This year was the fourth time in the last five years that I’ve had Thanksgiving away from home, (2008 in Italy, 2010-12 in Spain) and I have to say they just keep getting better and better.
|Turkey Day 2010|
This year involved two different celebrations, in Málaga and Granada, and you guessed it, they came from six different kitchens.
Part one in Málaga with friends I just played a helping role, making the sweet potatoes at my place (kitchen 1), taking them to Cait’s place to stick them in the oven where she was preparing the rest of the food (kitchen 2), and then taking everything to Edu’s place where we did last minute reheating and made the gravy and mashed potatoes (kitchen 3).
This Thanksgiving dinner consisted of about 14 people, six nationalities, and only one person an actual Malagueño.
The reason I didn’t play a bigger role in this Thanksgiving were the plans I had for the following weekend in Granada. I had decided long before that I wanted to make dinner for the novio’s family, because after all, they’re my family too now.
Let’s talk about planning a Thanksgiving dinner, when you’re not in the city in which you’ll be cooking, and trying to get non-Americans to understand just how big an endeavor this would be. I was going to arrive in Granada late Friday night and begin cooking Saturday morning. There was definitely no time for a major shopping trip. Throughout the week I was making shopping lists, planning cooking schedules, while the novio was trying to understand why it took so much time and effort to plan one dinner!
First, I got the novio’s sister in Granada to order a turkey from a butcher and arrange for it to be picked up the morning of the dinner. Then, I bought everything that doesn’t need refridgeration here in Malaga and stuck it in what became the heaviest suitcase I’ve ever transported. Imagine the total weight of a whole pumpkin, potatoes, sweet potatoes, cans of green beans, a few liters of chicken stock, nearly all my spices, suagr, brown sugar… you get the idea. We nearly broke the suitcase in the process.
Friday night we took a late bus to Granada and stayed in the novio’s parents place for the night so I could get straight to work using their oven in the morning (kitchen 4). But even before that, when we arrived late that night I went straight to the kitchen to make the dough for the pie crust, and then stick it in the fridge overnight.
Saturday morning I started about 10am, planning on a Spanish dinner at about 9pm. I began baking the potatoes, sweet potatoes, and pumpkin while I sent the novio to pick up the turkey. The problem with letting him loose in the city where he grew up is that he’s going to run into a million people he knows, then he’s going to go see his sister (where we would later eat), and then he would come back, having forgtten the turkey in his sister’s apartment.
I didn’t freak out. The turkey would need about 3.5 or 4 hours in the oven, and I was still doing okay on time. I continued chopping vegetables and began making the stuffing while we sent the novio’s dad to get the turkey. We waited, and waited, and waited. We called him. No answer. We called all relatives around to see if he had stopped to visit someone. No one had seen him. Turkey and father were both missing. He eventually showed up, having taken his time idling around town, but now I knew dinner would most definitely be later than planned. But this is Spain, what was I thinking anyway?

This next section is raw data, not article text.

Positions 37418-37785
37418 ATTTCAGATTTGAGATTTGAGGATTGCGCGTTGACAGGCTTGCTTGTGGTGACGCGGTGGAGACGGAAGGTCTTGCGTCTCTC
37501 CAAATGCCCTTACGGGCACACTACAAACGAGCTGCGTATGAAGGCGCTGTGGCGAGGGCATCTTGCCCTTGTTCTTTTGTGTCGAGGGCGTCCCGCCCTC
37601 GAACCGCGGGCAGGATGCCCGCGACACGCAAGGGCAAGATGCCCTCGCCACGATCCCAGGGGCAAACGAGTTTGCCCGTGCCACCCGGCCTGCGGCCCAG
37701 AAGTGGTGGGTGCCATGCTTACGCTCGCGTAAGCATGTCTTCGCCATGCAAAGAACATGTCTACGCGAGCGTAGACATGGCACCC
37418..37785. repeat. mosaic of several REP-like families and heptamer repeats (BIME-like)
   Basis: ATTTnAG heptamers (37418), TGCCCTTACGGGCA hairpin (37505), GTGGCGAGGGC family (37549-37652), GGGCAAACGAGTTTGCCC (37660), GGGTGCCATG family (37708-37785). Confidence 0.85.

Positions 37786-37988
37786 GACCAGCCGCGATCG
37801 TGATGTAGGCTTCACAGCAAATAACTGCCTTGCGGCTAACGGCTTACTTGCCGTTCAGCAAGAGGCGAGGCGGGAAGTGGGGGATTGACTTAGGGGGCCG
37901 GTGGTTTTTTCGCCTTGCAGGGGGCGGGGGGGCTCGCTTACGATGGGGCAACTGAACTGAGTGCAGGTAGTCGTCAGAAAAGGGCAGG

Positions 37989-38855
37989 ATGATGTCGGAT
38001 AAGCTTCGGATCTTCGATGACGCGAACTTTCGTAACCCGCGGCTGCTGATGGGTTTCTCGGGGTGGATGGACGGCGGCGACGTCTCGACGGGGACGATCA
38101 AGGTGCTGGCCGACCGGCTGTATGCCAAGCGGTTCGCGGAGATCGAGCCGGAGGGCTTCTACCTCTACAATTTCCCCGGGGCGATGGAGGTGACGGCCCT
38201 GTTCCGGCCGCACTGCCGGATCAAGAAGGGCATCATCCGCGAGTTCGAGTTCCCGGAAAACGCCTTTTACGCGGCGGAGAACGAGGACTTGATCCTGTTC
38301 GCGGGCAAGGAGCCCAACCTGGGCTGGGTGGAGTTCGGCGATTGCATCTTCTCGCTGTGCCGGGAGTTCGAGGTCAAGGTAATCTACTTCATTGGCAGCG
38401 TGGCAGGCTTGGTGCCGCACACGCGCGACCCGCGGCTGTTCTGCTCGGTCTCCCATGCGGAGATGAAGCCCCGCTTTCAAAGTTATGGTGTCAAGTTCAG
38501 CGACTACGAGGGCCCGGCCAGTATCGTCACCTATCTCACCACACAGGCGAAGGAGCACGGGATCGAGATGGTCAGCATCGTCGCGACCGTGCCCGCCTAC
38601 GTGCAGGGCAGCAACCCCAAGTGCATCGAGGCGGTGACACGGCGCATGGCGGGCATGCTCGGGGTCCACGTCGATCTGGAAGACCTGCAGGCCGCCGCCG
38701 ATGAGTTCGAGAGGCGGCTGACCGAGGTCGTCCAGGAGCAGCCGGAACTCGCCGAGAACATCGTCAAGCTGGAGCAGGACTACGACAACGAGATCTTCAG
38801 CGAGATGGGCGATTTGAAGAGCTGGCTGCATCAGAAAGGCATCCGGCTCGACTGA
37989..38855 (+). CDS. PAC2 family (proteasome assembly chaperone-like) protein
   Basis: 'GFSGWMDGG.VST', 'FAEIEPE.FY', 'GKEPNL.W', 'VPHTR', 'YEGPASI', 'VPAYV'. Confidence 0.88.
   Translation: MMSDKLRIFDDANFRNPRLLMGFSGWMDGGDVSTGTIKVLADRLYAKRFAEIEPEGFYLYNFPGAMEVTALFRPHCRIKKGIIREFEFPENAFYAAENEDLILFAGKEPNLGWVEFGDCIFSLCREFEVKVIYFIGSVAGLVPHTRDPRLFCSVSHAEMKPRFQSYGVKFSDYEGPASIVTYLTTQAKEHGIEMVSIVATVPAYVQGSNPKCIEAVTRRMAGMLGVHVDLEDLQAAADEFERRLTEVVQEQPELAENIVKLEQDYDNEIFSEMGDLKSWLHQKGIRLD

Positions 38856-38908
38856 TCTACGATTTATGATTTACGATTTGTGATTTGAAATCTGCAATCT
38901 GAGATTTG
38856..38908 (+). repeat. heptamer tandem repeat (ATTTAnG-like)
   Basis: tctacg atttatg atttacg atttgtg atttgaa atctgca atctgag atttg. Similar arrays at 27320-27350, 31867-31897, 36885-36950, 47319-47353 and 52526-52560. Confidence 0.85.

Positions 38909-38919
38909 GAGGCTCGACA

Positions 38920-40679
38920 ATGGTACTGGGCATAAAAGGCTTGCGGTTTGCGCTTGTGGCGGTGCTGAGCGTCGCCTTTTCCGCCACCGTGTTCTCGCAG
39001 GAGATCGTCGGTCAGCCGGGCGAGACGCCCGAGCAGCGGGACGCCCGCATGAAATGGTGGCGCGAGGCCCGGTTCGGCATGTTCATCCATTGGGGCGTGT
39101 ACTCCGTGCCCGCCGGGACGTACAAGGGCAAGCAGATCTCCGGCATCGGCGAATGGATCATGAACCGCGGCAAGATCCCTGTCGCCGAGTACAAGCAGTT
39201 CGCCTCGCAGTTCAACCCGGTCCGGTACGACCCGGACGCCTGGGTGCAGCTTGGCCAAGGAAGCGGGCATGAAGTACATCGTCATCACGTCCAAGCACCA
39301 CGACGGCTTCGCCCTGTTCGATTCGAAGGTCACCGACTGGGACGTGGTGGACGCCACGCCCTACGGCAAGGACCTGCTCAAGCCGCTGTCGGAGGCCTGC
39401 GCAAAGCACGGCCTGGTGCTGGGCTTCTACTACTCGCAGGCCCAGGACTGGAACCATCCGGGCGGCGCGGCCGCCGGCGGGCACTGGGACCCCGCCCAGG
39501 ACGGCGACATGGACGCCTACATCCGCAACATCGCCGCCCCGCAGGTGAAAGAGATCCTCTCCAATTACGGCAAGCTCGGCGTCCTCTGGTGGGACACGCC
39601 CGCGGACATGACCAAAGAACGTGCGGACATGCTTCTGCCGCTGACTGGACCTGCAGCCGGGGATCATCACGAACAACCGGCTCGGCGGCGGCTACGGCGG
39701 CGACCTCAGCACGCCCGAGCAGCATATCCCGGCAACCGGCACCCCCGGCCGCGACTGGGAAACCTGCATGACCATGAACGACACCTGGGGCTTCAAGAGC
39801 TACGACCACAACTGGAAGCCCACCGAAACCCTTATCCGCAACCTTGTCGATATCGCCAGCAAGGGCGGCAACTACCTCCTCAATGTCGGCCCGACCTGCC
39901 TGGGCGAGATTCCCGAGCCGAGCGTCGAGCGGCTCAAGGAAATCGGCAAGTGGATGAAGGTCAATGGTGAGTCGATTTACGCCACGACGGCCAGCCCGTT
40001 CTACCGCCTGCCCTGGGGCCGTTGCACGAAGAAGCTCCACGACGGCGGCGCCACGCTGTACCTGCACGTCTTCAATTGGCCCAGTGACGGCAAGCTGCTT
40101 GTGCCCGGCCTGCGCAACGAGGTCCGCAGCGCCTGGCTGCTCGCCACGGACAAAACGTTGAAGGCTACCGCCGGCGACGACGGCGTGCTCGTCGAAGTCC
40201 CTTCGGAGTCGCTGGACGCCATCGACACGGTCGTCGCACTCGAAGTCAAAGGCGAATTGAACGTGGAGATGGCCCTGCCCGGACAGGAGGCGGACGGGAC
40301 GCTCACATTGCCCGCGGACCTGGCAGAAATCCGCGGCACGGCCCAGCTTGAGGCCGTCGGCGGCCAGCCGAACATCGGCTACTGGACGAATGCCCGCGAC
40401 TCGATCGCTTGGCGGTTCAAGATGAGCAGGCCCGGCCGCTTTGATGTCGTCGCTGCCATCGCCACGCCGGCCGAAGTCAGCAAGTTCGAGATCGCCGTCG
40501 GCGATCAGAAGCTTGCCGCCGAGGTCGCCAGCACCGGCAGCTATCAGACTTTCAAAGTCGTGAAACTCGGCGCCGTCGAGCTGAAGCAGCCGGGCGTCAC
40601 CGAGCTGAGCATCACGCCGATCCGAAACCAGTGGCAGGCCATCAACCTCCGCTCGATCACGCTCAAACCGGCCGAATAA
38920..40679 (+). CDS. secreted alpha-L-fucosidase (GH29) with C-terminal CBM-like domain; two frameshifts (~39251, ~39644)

The next problem came shortly after. I cleaned and seasoned the turkey, and put it in the oven. A bit of advice for anyone making a turkey in Spain, consult your oven size before choosing your turkey size. This giant just barely fit, touching both sides of the oven. I had planned on baking other dishes at the same time as the turkey, but this guy said “No! All this space is for me!”
Therefore, kitchen number 5 came into play. While I stayed to continue basting the turkey, I sent the novio to his grandma’s house across town with fully prepared dishes of sweet potatoes, green bean casserole, stuffing, and biscuits to bake in her oven. I gave him complete lists with temperatures and baking times for each item.
|Rolling out pie crust, a wine bottle my rolling pin|
So I babysat the turkey in the oven, the novio ran all over Granada transporting food, came back to get me and the pumpkin pies which I’d also had time to make, and we ran off to his sister’s apartment (kitchen 6) where 20 friends and family members were waiting and I quickly did all the reheating I could sans oven.
Yes, you read that correctly. I made dinner for 20 people, 22 including the novio and me. Quite different from any of my other Thanksgivings in Spain, everyone was Spanish except me! It was buffet style because there was no where near enough table spaces and chairs, but that didn’t mean any less eating.
By the end of the night the turkey (seven kilos!) had been picked clean and the mashed potatoes, green beans, biscuits, and gravy completely devoured. Left-overs only consisted of pumpkin pie (I made two because I love it so much!), sweet potatoes (again, I made a double batch), and stuffing.
All in all, it was agreed that Thanksgiving definitely needs to be exported to Spain!
|Happy and full|
|Part of my Granada family and friends, already looking forward to next Thanksgiving|